Pandora eyed the stairs to the second floor. She approached, putting her hand on the railing, and pausing for a moment to catch her breath. Once she was no longer panting, she started up the stairs. She was confident that they were structurally sound but tested each step regardless. Her boots tapped against the polished wood, still beautiful despite its age. Her hand slid along the banister; it gathered dust into her palm by the time she reached the top. Shrugging, she wiped her hand on her pants and turned to begin her search of the second floor.
Fortunately, it was smaller than the first. Pandora peered down the hallway to her left, seeing doors on either side that undoubtedly led to bedrooms. On her right however was a much shorter hallway that led directly to a set of double doors. She was curious as to what was behind them.
She approached the doors and put her hands on the elegant knocker-style door handles. Taking a quick breath, she pulled them slowly open. They were heavy and their hinges had clearly rusted; she managed it though.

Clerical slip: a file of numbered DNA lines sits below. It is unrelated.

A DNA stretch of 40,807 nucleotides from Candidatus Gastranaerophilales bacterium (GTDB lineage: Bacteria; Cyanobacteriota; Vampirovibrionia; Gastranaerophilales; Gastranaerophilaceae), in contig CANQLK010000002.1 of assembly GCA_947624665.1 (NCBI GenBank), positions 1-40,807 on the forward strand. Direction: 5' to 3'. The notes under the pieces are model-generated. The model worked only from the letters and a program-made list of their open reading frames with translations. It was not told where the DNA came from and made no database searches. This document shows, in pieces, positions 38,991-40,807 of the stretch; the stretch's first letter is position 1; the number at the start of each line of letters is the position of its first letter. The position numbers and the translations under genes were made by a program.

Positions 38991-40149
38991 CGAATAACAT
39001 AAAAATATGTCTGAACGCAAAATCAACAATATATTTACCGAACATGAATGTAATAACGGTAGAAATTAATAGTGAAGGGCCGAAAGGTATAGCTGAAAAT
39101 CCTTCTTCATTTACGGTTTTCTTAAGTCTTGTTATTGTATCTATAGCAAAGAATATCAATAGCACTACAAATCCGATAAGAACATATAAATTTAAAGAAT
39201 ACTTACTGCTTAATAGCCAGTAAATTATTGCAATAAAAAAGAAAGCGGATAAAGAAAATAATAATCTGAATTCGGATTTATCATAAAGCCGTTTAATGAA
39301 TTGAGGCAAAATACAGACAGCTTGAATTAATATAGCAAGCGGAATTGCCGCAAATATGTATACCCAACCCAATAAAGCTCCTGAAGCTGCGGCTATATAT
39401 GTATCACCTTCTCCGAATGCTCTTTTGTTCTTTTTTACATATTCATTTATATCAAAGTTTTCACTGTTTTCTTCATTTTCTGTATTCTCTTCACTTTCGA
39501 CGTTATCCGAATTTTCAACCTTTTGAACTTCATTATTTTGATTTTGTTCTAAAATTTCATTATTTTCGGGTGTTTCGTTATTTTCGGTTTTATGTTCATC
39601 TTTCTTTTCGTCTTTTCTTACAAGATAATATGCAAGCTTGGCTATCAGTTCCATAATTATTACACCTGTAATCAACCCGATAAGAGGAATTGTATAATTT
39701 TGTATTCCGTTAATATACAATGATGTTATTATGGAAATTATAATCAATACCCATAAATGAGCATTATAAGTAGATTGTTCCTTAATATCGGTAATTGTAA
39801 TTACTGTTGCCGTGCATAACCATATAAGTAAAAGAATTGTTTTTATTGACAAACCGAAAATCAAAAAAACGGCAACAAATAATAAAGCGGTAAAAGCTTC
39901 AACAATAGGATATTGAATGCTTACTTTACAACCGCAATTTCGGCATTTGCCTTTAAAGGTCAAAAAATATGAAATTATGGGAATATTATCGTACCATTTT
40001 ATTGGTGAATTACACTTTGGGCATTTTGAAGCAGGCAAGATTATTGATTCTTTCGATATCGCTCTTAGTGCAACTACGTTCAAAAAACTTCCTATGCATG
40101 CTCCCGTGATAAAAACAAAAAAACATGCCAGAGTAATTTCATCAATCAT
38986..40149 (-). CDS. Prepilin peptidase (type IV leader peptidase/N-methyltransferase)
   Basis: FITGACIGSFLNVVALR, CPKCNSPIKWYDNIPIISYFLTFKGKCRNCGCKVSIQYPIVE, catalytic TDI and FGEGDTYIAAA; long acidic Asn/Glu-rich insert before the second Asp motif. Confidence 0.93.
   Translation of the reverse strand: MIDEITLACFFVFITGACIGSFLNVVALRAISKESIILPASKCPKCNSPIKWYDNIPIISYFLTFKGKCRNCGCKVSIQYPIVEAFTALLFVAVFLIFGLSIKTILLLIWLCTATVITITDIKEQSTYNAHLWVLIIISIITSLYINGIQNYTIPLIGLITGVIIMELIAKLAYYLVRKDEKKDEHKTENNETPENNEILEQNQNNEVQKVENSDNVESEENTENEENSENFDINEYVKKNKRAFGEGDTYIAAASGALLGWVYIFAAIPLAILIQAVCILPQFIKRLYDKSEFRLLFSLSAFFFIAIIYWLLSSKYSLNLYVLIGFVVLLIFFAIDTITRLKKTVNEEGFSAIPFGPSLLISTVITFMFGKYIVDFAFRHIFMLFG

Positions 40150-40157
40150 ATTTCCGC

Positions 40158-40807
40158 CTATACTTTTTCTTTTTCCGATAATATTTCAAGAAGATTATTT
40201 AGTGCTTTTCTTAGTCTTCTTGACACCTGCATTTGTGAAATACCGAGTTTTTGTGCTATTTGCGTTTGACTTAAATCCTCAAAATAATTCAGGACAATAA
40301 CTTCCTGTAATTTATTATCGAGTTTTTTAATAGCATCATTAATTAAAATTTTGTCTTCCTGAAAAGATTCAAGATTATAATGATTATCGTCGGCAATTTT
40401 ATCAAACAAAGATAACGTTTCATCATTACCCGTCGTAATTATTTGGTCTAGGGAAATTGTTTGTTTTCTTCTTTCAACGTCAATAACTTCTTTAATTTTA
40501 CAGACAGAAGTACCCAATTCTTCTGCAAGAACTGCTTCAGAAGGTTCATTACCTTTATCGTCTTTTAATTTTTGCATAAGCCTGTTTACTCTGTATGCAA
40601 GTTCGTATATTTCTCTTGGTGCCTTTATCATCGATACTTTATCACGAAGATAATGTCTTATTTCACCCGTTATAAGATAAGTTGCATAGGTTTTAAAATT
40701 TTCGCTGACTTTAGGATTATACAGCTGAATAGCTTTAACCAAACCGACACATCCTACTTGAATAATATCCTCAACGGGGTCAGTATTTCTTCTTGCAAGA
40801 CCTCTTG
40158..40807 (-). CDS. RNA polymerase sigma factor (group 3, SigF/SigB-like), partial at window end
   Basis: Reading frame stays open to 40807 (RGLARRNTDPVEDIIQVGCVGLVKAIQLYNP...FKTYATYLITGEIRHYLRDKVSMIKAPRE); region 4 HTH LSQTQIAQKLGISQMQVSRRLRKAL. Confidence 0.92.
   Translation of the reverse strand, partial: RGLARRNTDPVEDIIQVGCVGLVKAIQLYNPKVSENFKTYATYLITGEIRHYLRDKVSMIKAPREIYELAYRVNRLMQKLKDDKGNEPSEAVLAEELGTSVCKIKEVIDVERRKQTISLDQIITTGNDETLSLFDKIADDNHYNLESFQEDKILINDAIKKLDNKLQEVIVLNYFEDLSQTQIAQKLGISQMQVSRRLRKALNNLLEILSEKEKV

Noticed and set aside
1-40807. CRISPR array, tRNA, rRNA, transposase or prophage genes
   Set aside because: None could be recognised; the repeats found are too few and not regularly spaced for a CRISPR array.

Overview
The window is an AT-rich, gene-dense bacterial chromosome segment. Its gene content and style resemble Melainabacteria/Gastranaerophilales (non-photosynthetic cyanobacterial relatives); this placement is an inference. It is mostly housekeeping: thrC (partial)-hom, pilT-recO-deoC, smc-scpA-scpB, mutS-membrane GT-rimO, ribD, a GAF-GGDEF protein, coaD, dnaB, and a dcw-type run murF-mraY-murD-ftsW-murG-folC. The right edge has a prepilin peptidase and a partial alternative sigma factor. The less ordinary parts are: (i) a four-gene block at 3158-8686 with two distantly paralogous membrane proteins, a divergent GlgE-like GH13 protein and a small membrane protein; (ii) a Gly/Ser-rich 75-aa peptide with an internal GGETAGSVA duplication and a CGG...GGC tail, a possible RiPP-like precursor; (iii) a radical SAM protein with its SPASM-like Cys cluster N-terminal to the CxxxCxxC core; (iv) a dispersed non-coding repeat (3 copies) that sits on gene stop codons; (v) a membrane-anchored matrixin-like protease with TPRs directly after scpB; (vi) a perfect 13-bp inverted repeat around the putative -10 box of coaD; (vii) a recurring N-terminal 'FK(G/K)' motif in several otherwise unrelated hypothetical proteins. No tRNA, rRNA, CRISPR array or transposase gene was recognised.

The room inside was without a doubt the largest room of the house. It was a library, furnished with a couple of couches and desks, and its walls lined with bookshelves. Pandora gaped at it all. She absentmindedly began to stroll around the room, gaze moving across the rows of cobweb covered books. They appeared to be undamaged.
She took a couple steps toward the books before she paused, her gut twisting. God, I wish I could go through them all. It’s very possible that some of these books don’t exist anywhere else, she thought, chewing on the inside of her cheek. But… I can’t. I’ll stay here for days if I start reading them, and I’m here for a reason.